Getting them out in the open to those who have experienced the devastation helps. I have some great friends that I can share with, but it gets embarrassing to hear myself say some of the things that have taken place (his behaviors and my reactions/reasoning/justifications). It's hard to believe that I've allowed them in my life.
I know his disease is not about me, and I know I need to focus on myself and at times I've been more successful than others. I want to understand why I'm doing what I'm doing and why I've allowed the disrespect and rejection to continue even when I know I need to change. Geez, it's just like his addiction. Ugh! Nar-anon is fairly new in this area, there's 1 meeting a week and I went a few times but I wasn't comfortable about the possessiveness in the sharing about "my addict"; ACOA is in the beach area about 35 minutes away on the weekends, so it's a nightmare to get to this time of year; Celebrate Recovery meets on my school night; and CoDA meets 1/wk and my work schedule's interfered (and I've let life interfere). My school semester ends this week and I have 3 tests then I have a 3 week break before fall semester. I'm going home to visit family (they're about 800 miles from here) for 10 days during the break and I'm really looking forward to that. I'll have class 4 nights a week on campus plus work 12 hr overnight shifts on two nights, so my life has been changing to revolve around school, work and rest. I'm hoping that I can go to some day meetings (there's not many) once my schedule gets settled. So far the on campus classes have been “easier” than the online classes. Still there's this part of me that has trouble letting him go. It's like a switch that disconnects my negative emotions (hurt, anger, rejection, abandonment, etc.) and what I “see” is that there's a hope that this is going to be the time that he gets it. Then there's the honeymoon phase that varies in length, etc. etc. (my insanity cycle). Is my fear in letting him go or letting the idea of him/a relationship go? I think it's the last part...
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|07-30-2013, 10:30 AM||#6 (permalink)|
Join Date: Nov 2011
here are a few ideas which helped me to continue breaking through my own denial and help myself tear away from my addiction to the addiction...
1. Remember that hope and love are very powerful forces and impulses. Hope and Love are not necessarily "altruistic" in and of themselves. Addiction and codependency introduce the dysfunction to these naturally wonderful impulses and turn them upside down. One CAN get addicted to hope, and addiction/codependency can transform HOPE into FANTASY wherein the ongoing reality is denied. And love...well love...people kill and die and get abused for love. Love is great...it's awesome...but not ALWAYS! Love is just a bad mixer in the crack cocktail!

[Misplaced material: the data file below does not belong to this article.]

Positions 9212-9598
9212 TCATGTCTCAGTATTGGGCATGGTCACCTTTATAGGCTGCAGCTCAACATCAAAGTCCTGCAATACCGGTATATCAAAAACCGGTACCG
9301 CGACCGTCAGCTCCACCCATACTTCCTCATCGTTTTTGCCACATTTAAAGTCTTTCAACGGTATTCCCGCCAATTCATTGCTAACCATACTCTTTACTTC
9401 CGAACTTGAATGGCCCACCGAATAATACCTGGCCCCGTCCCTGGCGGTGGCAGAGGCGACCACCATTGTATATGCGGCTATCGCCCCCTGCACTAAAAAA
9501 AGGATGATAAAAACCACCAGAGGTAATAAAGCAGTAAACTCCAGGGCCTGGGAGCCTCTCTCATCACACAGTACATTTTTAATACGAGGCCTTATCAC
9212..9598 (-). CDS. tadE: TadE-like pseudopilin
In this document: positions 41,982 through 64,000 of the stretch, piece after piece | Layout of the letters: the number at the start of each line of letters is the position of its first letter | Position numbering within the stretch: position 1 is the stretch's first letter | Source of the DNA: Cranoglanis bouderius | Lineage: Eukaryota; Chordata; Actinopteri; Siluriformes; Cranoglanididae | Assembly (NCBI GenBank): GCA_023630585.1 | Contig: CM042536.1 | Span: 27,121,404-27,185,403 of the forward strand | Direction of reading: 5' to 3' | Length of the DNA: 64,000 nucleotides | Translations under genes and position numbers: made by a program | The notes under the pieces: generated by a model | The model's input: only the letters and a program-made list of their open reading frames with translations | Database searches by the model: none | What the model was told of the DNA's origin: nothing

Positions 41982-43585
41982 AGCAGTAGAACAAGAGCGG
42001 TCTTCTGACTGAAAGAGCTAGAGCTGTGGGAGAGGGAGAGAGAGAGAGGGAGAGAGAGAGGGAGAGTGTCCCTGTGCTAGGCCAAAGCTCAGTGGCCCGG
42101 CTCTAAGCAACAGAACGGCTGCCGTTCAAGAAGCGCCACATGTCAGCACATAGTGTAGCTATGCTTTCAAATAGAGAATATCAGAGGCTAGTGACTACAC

2. Crack addiction IS his disease...but I swear the insidious nasty evilness of that dis-ease is contagious. I am sure you might be suffering from some parallel symptoms of his disease. And you know from the principles of codependent recovery that you cannot CURE it, you did not CAUSE it and you cannot CONTROL it. You can only detach and work on getting yourself deeper into your own recovery. And don't be surprised at the sort of withdrawal symptoms you will feel...grief...longing...desperation to hear from him...clinging hopes...deep deep belief in the possibility of true love...etc. etc. You will need help navigating the withdrawal. I had friends, family, sponsor and therapist...but to be honest I had kind of worn them out, and SR became my biggest support. I think I wrote a book here while going through withdrawals.
3. You are not alone. This is why there are online forums, meetings, movies and books created out of the subject of US. Click on this link for an informative read (if you haven't already) it is one of the most clear descriptions I have read of what you are up against.
Addiction, Lies and Relationships
4. A lot of people here recommend Mellody Beatties book "Codependeny No More" and I like it but I actually found Pia Mellody's book "Facing Codependency" to be even more helpful because it dug a little deeper into looking at our own formative beginnings and little beings learning how to love...and all of the ways we need love and can become somewhat willing to find it wherever we can. It would be a great read for you while you are on vacay. Use those ten days as a start on your withdrawal and don't look back!